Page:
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Spokane, Washington  Est. May 19, 1883
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WSU vs. LCSC: postgame press conference

Ernie Kent opening statement:

There were some moments in the game with the right group on the floor that I thought we did some really good things, both defensively and offensively. I wanted to play everybody in the game tonight, got some strange combinations out there. It's hard to fly in and out of games, be stiff, and jump back in there again but I wanted to give everybody to get on the floor so we can look at tape, and teach and make corrections and things of that nature. I thought when we were really locked in defensively, we did a really nice job in this game. When we were locked in offensively, we shot the ball well, also. But when we broke down defensively, as these guys will learn, it doesn't matter who you're playing. Everybody can score at this level. If you're not locked in on your defensive assignment, you forget to rotate and are not ready to move your feet and play defense, anybody can score on you.

It's going to be a great teaching tape for us. But at the same time, obviously when we get going, we won't play everybody. I'm trying to find a rotation of probably about eight, nine, maybe 10 guys and those will be the guys that really get locked in for us defensively.

Question: How concerning were the unforced turnovers?
Ernie Kent: We had 16 turnovers in the game. And again, playing that many people, I'm not really too worried about that because that will start to take care of itself as you shorten your bench, and play the people who understand. We had the one violation, that was because of a new rule. That wasn't a 10-second violation. When the ball gets tipped, the clock doesn't get reset. So it's kind of on us to educate and make sure guys totally understand what that is, even though we've talked about it.

I'm not too much worried about that. As fast as we play, and the way we get up and down the floor, if we can keep it between 10 and 16 turnovers, that's really good. Particularly playing that many different combinations on the floor.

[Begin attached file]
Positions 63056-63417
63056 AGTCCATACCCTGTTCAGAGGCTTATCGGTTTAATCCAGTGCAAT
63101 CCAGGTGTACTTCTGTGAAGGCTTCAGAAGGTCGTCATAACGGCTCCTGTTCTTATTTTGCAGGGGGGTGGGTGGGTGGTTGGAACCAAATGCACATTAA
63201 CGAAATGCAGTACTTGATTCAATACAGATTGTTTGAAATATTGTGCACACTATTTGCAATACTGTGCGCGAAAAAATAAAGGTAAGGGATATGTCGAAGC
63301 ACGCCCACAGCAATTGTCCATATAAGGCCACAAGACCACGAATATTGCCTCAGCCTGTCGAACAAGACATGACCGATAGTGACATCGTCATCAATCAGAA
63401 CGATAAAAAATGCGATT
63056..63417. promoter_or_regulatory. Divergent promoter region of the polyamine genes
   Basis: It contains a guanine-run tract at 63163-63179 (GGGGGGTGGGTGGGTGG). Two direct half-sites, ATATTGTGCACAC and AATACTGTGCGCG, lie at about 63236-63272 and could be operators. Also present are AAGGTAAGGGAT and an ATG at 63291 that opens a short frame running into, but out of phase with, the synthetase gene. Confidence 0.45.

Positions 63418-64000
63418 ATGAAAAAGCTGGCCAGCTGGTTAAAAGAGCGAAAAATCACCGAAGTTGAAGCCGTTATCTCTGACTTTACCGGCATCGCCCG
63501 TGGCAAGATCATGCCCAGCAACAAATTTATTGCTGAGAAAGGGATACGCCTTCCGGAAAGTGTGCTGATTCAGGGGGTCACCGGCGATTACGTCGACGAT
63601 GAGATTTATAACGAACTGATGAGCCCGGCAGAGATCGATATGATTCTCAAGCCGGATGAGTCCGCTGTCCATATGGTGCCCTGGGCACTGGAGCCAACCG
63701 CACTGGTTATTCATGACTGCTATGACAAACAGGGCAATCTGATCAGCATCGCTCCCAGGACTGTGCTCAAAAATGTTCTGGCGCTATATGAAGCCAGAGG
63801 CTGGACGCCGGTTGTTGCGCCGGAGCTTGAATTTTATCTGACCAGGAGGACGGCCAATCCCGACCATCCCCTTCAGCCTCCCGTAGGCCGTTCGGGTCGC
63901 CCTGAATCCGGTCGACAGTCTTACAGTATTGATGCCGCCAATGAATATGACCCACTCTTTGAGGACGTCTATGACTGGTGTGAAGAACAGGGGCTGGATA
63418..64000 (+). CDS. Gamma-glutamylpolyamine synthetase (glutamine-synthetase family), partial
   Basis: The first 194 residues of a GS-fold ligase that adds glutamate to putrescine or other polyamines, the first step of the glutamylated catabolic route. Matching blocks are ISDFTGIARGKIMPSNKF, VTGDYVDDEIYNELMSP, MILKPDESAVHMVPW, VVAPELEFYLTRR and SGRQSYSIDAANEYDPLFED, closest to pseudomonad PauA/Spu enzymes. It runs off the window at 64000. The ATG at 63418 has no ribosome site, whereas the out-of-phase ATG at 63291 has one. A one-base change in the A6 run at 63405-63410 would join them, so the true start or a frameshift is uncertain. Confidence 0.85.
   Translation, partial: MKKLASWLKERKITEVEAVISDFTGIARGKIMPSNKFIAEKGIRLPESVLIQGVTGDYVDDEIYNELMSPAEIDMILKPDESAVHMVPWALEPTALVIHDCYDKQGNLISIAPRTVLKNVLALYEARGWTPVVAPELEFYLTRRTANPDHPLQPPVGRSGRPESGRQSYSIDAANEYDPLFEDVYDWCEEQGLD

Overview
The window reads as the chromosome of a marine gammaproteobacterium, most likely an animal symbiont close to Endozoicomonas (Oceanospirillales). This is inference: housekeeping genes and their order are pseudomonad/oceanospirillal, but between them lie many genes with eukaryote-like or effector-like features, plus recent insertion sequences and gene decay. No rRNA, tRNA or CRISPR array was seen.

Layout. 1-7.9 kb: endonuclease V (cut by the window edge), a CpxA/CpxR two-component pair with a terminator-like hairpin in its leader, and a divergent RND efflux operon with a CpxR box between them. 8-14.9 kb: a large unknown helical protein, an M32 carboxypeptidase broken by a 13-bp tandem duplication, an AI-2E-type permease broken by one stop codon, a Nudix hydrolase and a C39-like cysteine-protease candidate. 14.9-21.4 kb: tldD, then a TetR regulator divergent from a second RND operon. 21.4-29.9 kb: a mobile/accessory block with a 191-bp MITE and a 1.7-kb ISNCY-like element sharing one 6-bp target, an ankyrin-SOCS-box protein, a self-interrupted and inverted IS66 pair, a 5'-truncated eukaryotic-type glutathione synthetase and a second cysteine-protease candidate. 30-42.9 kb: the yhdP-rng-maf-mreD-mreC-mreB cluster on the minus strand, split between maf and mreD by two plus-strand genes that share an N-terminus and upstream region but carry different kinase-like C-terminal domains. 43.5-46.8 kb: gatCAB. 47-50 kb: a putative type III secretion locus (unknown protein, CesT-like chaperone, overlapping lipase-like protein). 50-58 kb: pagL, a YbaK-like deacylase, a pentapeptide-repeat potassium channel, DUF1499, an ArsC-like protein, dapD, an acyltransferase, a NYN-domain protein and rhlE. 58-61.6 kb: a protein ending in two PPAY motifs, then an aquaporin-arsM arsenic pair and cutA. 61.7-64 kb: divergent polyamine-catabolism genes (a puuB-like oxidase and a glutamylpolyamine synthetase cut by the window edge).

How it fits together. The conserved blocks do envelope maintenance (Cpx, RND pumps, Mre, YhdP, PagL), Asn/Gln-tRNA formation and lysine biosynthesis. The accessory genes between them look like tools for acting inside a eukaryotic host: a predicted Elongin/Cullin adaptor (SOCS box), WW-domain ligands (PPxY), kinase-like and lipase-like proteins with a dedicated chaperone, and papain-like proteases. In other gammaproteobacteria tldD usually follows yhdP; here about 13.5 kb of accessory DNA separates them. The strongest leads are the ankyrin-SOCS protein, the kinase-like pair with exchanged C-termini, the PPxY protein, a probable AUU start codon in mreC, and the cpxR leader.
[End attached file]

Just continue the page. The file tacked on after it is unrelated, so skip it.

Q: What did you think of your perimeter defense?
EK: Well, when you start throwing up 36 threes, that's a lot of threes. And when you get upon a team the tendency is to relax a little bit. And then all of a sudden, again, trying to get guys in and out of the game and guys kind of got lost at times on defensive assignments. And shoot that many threes, you're going to make your fair share of them. So overall, I don't think we did a very good job with our perimeter defense when you look at how many threes they got up, how many uncontested ones they shot, but yet, at the same time, they hit some tough ones.

What I'll look at is where we were at on the floor when we broke down, work with those guys, get them tougher mentally in terms of understanding what they need to do.

Q: What did you learn about your team?
EK: I learned that we can be a team that can really score. If we share the basketball, we'll be able to shoot it. I learned that if we get out in transition, we're athletic enough – a lot more athletic than last year. I learned that we will not miss the scoring punch that graduated from our program; we've got some guys that can come in and score. And I learned that we can be a really good defensive team. We have the right mindset, the right combination on the floor, we have can be a really, really good defensive team.

There were moments I thought our energy was tremendous in the game and we defended extremely well. And there were other times with a different lineup when we broke down.